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Re-Purpose, Re-Use, ReStore: Five Ways to Re-purpose an Old Door

Redecorating a home with unique decor can be expensive. But, there are many ways to re-purpose old goods for new purposes, while not draining your savings account. Re-purposed old doors are an easy project that can save big and add a distinct look to your home. We have plenty of old doors to re-purpose at our Habitat for Humanity of Huron Valley ReStore in Ann Arbor. Here are five ways you can re-purpose our old doors to inspire you:

A Porch Swing

What you Need: Two old doors, circular saw, chalk line, 6 eye hooks, 2 S hooks, 6 carabiner clips, a bunch of 4 inch nails, 2 L Brackets and several 1.5 inch screws to attach them, palm sander or sanding block, paint and sealant, 2 eye hooks (to hang the swing from the porch ceiling), 8 lengths of chain.

The task may be a bit labor intensive, but the result is outstanding. Click here to see a step-by-step guide on creating your old door porch swing.

 

A Dining Table

What you Need:┬ádrill and screws, pocket-hole jig, power sander and sandpaper, chop saw, under-leg plastic disc (protect hard wood floors from table), paint and brushes, four 1x3x8′ poplar boards, beveled-cut glass the size of door/tabletop.

The task may look daunting, but in reality is only 9 steps if you add the beveled glass on the top. It sounds like the perfect Saturday project. For our favorite step-by-step guide from HGTV, click here.

 

A Room Divider

What you Need: Three to five doors (depending on your desired length of the divider), hinges (three for each connection), sand paper and paint.

Sharing a space with another person? A DIY old door room divider has your name on it. Visit the ReStore and pick out four or five of your favorite doors. Sand and paint to your liking. Connect two doors together with hinges, then opposite for the next two doors. Finally, surprise your roommate with privacy you will both enjoy.

A Photo Frame Board

What you Need: An old door with glass frames, possibly paint (if you want to paint it) and pictures.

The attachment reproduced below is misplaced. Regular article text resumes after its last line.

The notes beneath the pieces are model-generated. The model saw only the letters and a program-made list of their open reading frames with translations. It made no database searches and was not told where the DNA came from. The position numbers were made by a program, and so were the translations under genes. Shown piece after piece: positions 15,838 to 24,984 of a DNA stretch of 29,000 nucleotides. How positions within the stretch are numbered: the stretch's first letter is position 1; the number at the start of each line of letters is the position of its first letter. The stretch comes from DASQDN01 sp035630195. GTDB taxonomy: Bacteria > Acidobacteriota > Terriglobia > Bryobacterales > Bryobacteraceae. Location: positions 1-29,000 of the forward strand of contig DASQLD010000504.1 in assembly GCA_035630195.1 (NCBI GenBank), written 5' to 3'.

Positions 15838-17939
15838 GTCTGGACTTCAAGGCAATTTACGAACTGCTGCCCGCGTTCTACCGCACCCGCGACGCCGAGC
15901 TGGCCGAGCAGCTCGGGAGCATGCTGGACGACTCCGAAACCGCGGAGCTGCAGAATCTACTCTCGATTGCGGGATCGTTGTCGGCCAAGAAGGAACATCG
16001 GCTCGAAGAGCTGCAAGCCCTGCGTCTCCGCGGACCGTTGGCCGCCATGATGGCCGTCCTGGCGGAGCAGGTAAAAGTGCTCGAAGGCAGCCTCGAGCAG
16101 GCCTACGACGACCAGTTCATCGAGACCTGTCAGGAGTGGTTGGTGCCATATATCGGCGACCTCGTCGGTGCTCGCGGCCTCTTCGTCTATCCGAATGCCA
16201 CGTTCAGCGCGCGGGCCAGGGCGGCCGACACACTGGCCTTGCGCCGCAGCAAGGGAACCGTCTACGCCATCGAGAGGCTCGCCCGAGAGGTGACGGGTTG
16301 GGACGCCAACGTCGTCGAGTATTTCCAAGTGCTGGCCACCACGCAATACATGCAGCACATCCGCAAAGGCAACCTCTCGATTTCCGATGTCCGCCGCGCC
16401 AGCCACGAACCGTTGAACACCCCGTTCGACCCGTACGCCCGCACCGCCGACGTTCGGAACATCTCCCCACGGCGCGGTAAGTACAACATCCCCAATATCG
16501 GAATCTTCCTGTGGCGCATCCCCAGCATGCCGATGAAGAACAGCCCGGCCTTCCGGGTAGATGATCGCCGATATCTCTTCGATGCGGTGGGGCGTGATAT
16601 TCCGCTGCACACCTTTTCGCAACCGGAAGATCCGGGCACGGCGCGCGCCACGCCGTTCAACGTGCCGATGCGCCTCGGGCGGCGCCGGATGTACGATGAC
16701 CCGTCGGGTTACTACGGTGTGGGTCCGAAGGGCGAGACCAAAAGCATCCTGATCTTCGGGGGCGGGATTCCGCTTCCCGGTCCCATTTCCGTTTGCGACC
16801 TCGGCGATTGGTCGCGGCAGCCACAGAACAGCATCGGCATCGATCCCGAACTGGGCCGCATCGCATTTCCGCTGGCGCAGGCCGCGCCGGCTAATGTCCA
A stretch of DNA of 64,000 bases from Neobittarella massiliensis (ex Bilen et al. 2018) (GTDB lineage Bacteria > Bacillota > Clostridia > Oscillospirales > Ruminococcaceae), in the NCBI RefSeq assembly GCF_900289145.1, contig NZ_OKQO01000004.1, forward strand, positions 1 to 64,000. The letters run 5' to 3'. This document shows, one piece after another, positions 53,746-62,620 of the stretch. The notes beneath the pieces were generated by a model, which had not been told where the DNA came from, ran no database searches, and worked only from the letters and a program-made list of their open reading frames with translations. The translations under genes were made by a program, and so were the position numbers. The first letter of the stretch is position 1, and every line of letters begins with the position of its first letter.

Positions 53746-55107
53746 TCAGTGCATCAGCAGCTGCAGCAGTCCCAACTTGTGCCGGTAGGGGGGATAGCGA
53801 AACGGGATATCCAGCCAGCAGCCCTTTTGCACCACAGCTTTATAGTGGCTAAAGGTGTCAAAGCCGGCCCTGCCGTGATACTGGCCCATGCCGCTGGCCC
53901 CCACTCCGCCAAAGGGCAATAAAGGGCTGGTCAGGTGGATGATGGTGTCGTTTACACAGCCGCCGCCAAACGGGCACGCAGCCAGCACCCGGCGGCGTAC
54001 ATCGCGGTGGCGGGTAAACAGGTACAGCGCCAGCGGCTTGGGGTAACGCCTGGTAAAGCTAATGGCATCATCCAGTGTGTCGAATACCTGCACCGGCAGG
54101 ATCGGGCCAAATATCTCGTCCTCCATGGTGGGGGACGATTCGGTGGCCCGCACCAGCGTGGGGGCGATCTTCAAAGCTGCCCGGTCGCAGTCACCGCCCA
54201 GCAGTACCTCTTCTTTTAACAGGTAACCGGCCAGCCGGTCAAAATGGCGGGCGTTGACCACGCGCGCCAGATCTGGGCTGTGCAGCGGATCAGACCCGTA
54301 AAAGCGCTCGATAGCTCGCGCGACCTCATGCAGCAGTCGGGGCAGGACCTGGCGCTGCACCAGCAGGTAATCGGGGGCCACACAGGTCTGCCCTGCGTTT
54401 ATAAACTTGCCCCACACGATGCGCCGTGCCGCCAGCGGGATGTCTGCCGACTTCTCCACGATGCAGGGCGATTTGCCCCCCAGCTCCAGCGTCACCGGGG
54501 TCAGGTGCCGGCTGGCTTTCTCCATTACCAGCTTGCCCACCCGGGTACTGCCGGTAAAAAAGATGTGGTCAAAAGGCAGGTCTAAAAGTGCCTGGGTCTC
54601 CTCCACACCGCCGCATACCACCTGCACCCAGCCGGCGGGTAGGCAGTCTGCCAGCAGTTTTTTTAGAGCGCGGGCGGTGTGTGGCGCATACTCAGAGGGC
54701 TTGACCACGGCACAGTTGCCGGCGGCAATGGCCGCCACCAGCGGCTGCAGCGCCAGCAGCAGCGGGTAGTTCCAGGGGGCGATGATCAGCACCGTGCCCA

Simply measure the window panes, order pictures of your liking to that size and paint the door as desired. For a more in-depth guide, click here, also the picture featured in this article.

 

A Bookshelf

What you Need: One door, Jigsaw, sanding paper, wood glue, screws and a screwdriver/drill, wood board, measuring tape and chalk paint and brushes.

Simply cut out the door panels, sand, cut and add the wood board for shelving, then paint. For a more detailed guide to re-create the bookshelf pictured, click here.

A Calling for Faith

Each year, members from four area congregations join hands to raise funds and build stable homes for a future Habitat for Humanity of Huron Valley homebuyer. This year, the crew is seeking more hands.

First Presbyterian Church of Ann Arbor, Ann Arbor Christian Reformed Church, Westminster Presbyterian Church of Ann Arbor and First Baptist Church of Ypsilanti again joined forces to build the House of Faith. The church members kicked of renovating the 2018 house, the future home of the Sowe family, in March 2018 with a goal to raise $20,000 to support the cost of materials associated with their build days. The churches will partner together from 9 AM – 2 PM on Fridays and Saturdays through mid-May to help complete the home.

In an effort to reach more and to do more, the House of Faith congregations are welcoming members from any church to volunteer on their build days to help with renovation tasks and learn more about Habitat Huron Valley’s impact on the community. Open days for faith volunteers are Friday, April 27 and Friday, May 11. Volunteers are welcome for the 9 AM – 2 PM shift, where lunch will be provided. To sign up to volunteer, click here.

House of Faith has partnered with Habitat Huron Valley since 2011 and generously provided more than 2,000 volunteers and more than $200,000 in donations. Last year, the House of Faith congregations volunteered for 15 days with 211 volunteers and raised roughly $19,000 collectively to help build the Hinman Family’s future home.

“It’s the house, but it’s so much more. It’s the community that is being built,” said Verna Hinman, the owner of the 2017 House of Faith on Parkwood Avenue in Ypsilanti.

To learn more about how you can get your church involved, contact Leah Borst at 734-882-2004 or lborst@h4h.org.